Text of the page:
Halloween is over and election night has passed. But for politicians, the scariest days of the year might be the days after the election, when campaign platitudes – “create jobs,” “grow the economy” – must be reworked into actual policy. The truly terrifying part is that many constructive reforms, those that provide new economic opportunities to the powerless, can raise the ire of well-established businesses and interest groups.
That’s why real reform is often spearheaded by people with nothing to lose. Gov. Susana Martinez’s efforts to reform occupational licensure are a case in point. Through a recent executive order, the outgoing governor aims to make it easier for New Mexicans to find meaningful and rewarding work.
An occupational license is a state-created barrier to employment. Those who wish to enter professions that require licenses must first obtain permission. To do that, one must typically pay a fee: over $800 for an aspiring pre-school teacher in New Mexico; take exams: four to be an installer of HVAC ducts; and undergo a certain amount of training: four years to be an athletic trainer.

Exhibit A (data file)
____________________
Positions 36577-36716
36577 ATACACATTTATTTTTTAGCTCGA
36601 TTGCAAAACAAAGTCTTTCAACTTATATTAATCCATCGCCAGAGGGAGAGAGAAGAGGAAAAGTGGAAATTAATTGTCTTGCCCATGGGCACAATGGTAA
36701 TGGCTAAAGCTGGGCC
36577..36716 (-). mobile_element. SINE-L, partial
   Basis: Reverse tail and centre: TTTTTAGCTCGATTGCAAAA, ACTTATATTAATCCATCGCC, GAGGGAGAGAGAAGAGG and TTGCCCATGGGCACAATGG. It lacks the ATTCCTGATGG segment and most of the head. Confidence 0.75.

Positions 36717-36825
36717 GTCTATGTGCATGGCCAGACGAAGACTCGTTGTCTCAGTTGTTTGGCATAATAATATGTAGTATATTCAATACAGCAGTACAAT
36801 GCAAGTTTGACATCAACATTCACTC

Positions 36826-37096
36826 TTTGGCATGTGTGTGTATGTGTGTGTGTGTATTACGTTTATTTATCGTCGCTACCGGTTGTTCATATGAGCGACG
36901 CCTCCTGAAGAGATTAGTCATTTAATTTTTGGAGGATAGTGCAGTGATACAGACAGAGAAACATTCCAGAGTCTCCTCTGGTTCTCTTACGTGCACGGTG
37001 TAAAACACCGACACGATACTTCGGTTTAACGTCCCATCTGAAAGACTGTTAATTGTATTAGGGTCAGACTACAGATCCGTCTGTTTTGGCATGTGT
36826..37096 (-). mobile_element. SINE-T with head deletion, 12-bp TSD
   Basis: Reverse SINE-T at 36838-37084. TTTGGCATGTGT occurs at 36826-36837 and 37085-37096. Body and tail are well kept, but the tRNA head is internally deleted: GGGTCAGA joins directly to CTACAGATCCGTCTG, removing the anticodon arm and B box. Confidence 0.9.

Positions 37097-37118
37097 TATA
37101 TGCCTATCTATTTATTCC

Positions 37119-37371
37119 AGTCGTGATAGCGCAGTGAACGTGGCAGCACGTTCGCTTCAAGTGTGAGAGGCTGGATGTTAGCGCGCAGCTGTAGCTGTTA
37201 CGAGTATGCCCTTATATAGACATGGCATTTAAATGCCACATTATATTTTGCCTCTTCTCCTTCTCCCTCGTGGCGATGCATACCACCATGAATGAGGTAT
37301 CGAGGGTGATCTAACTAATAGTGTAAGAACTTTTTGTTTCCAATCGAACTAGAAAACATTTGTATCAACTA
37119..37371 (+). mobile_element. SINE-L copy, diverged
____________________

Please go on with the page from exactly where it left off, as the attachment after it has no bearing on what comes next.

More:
The share of Americans needing a license to work has increased fourfold in the past 50 years. This includes nearly 26 percent of New Mexicans, according to the Brookings Institution. It’s not just doctors and nurses: The state licenses some 270 or so professions, including barbers, cosmetologists, sign language interpreters and bartenders. Focusing on low- to middle-income occupations, the Institute for Justice, a public interest law firm, ranks New Mexico as the 11th “most broadly and onerously licensed state” in the union.